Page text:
[Formula ID: Equa]
[\documentclass[12pt]{minimal} \usepackage{amsmath} \usepackage{wasysym} \usepackage{amsfonts} \usepackage{amssymb} \usepackage{amsbsy} \usepackage{mathrsfs} \usepackage{upgreek} \setlength{\oddsidemargin}{-69pt} \begin{document}$$ E_{\text{tfa}} = \sum\limits_{{i}} \left( {\text{Fc}} \right)_{i} \left( {{\text{TFA}}_{\text{f}} } \right)_{i} $$\end{document}]
where Etfa is the total intake of TFA, i is the number of different food types consumed daily, Fc is the amount of food consumed (g/day), and TFAf is the TFA content of food (g/100 g food).

Estimation of SBO Content of NHANES Foods

The SBO content of food (including both nonhydrogenated and PHSBO) was determined using the USDA-developed recipes that translate foods reported in the NHANES “as eaten” into their component ingredients (raw agricultural commodities) for purposes of nutrient analysis [8]. The recipes used in the FARE program are based on the USDA recipes but have been made more user friendly for use in additional kinds of intake analyses, including ingredients, additives, or contaminants. For example, the USDA recipes break foods down from the food reported as consumed (e.g., pizza) into the ingredients (e.g., dough, tomato sauce, and cheese). The final recipes were further broken down into the raw agricultural commodities (e.g., wheat flour, tomatoes, olive oil, milk-based fat, etc.). The final recipes have been quality checked and approved by the USDA and are currently used by the FDA.

The calculation for the SBO from foods reported consumed in the NHANES is similar to the formula presented earlier exception that the amount of food consumed was multiplied by the amount of SBO in food (derived from NHANES recipes) to estimate individual SBO intakes.

Selection of Food Categories for TFA Replacement Modeling

All NHANES foods were assigned to 1 of 59 broad food categories. These categories are based on the NHANES tiered food coding (i.e., all foods in the diet are grouped into three tiers starting with nine broad food categories and 263 additional subcategories). The selection of these categories was based on prior knowledge of their SBO content and degree of hydrogenation as communicated by the industry members of the ILSI North America Technical Committee on Dietary Lipids. The calculations for total dietary SBO and TFA intake within each food category were estimated as described above but on a food category basis. Based on these analyses, 25 food categories, accounting for 86 % of SBO intake and 79 % of TFA intake, were further considered for inclusion in our replacement models (Table 1).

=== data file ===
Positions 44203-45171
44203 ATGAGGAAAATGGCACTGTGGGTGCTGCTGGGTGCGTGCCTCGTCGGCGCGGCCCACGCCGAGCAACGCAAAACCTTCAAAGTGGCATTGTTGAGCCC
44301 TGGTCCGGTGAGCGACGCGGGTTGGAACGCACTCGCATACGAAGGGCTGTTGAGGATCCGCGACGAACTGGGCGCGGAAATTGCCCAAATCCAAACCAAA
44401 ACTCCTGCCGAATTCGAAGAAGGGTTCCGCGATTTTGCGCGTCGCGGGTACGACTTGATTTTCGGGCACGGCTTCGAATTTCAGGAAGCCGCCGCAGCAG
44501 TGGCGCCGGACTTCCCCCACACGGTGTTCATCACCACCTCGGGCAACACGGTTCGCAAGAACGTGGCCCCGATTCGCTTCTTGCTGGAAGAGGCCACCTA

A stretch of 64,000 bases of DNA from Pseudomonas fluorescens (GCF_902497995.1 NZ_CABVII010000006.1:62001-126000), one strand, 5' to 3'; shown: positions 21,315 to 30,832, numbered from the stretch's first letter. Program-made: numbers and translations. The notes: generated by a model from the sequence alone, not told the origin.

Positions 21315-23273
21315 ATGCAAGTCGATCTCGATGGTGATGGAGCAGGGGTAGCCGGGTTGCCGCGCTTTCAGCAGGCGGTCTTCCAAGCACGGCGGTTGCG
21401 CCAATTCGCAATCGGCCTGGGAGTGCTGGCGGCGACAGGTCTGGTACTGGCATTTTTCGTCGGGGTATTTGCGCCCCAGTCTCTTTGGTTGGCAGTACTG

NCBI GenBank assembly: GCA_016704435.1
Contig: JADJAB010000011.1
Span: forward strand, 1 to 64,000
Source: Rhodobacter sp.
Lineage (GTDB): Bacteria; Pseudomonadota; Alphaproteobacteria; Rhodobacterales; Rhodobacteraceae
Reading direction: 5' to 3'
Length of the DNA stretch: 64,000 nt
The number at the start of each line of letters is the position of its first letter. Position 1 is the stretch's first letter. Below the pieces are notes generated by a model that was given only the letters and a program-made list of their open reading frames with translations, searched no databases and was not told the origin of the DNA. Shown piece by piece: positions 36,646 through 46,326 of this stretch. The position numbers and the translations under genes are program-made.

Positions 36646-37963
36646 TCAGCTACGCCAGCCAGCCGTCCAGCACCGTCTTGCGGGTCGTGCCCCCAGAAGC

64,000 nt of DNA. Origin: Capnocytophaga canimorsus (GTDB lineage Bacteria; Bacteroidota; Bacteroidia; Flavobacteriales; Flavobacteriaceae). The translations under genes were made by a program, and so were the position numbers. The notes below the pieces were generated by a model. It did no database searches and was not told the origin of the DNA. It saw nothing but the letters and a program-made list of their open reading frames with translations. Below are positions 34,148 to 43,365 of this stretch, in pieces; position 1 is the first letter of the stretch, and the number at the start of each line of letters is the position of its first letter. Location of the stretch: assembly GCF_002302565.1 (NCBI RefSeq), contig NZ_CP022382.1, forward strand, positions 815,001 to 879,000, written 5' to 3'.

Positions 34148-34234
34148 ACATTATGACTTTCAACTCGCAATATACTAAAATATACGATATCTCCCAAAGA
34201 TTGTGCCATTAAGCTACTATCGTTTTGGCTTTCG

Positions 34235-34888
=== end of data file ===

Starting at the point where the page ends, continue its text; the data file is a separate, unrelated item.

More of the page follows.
Reference Consumption of FA from SBO

For the purposes of this analysis, we defined the consumption of FA from the SBO fraction of foods during the 1999–2002 NHANES survey period as our “reference.” This period was selected because it immediately preceded significant efforts by the food industry to remove TFA from products.

The NHANES database does not include the FA composition of the individual components (e.g., SBO) of foods. The SBO used in foods is either liquid (nonhydrogenated) or partially hydrogenated to a particular level. The FA composition of the SBO will vary depending on the level of hydrogenation. Because it would be impossible to make assumptions regarding the specific TFA composition of the oils used for several thousand foods containing SBO, we simplified our analysis by assigning a SBO with a specified degree of hydrogenation and TFA content to each of the targeted 25 broad food categories. We then used the category-assigned SBO composition to estimate the SBO FA composition for all individual foods within each category.

The 1993 USDA trans Fatty Acid Database [9] and the USDA Nutrient Database for Standard Reference (Release 15) [10] were used to assign the FA content (including TFA) of SBO to each of the selected 25 broad food categories. The USDA trans Fatty Acid Database has FA profiles for the oil in 214 foods. When this database did not provide the FA profiles for specific varieties of SBO used in target food groups, these FA were estimated using information from the food industry (ILSI North America Technical Committee on Dietary Lipids). The FA data for SBO within the 25 broad food categories were chosen to reflect what was in the food marketplace during the 1999–2002 NHANES survey years (Table 1).

When a specific oil was not listed in a food recipe for oils, margarines, or shortenings, a Monte Carlo approach was used to select an oil for this food. Oil varieties used in the analysis were based on the USDA oil production statistics [11]. The SBO used to estimate reference FA intakes ranged in TFA content from 0.7 % of FA (liquid SBO, not hydrogenated) to 43.3 % of FA (for popcorn) (Table 1).